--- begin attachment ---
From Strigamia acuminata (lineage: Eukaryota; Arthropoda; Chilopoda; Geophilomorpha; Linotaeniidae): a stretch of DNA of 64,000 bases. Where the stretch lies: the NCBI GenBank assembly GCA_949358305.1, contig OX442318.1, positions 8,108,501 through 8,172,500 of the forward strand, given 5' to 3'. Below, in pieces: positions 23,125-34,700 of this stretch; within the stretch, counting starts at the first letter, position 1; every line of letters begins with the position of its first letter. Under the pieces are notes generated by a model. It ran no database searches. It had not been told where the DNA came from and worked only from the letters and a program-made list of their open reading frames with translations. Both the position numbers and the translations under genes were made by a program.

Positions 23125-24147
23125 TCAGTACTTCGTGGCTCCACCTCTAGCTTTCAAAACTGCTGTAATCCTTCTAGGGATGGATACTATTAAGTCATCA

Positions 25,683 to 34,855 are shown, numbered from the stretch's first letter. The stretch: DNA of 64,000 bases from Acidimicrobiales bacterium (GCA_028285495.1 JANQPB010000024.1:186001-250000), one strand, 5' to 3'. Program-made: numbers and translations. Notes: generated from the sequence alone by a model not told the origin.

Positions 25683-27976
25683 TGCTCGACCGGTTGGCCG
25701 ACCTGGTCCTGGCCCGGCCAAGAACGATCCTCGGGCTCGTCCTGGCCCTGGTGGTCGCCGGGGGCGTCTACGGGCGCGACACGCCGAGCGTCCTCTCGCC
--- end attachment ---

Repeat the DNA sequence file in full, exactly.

From Strigamia acuminata (lineage: Eukaryota; Arthropoda; Chilopoda; Geophilomorpha; Linotaeniidae): a stretch of DNA of 64,000 bases. Where the stretch lies: the NCBI GenBank assembly GCA_949358305.1, contig OX442318.1, positions 8,108,501 through 8,172,500 of the forward strand, given 5' to 3'. Below, in pieces: positions 23,125-34,700 of this stretch; within the stretch, counting starts at the first letter, position 1; every line of letters begins with the position of its first letter. Under the pieces are notes generated by a model. It ran no database searches. It had not been told where the DNA came from and worked only from the letters and a program-made list of their open reading frames with translations. Both the position numbers and the translations under genes were made by a program.

Positions 23125-24147
23125 TCAGTACTTCGTGGCTCCACCTCTAGCTTTCAAAACTGCTGTAATCCTTCTAGGGATGGATACTATTAAGTCATCA

Positions 25,683 to 34,855 are shown, numbered from the stretch's first letter. The stretch: DNA of 64,000 bases from Acidimicrobiales bacterium (GCA_028285495.1 JANQPB010000024.1:186001-250000), one strand, 5' to 3'. Program-made: numbers and translations. Notes: generated from the sequence alone by a model not told the origin.

Positions 25683-27976
25683 TGCTCGACCGGTTGGCCG
25701 ACCTGGTCCTGGCCCGGCCAAGAACGATCCTCGGGCTCGTCCTGGCCCTGGTGGTCGCCGGGGGCGTCTACGGGCGCGACACGCCGAGCGTCCTCTCGCC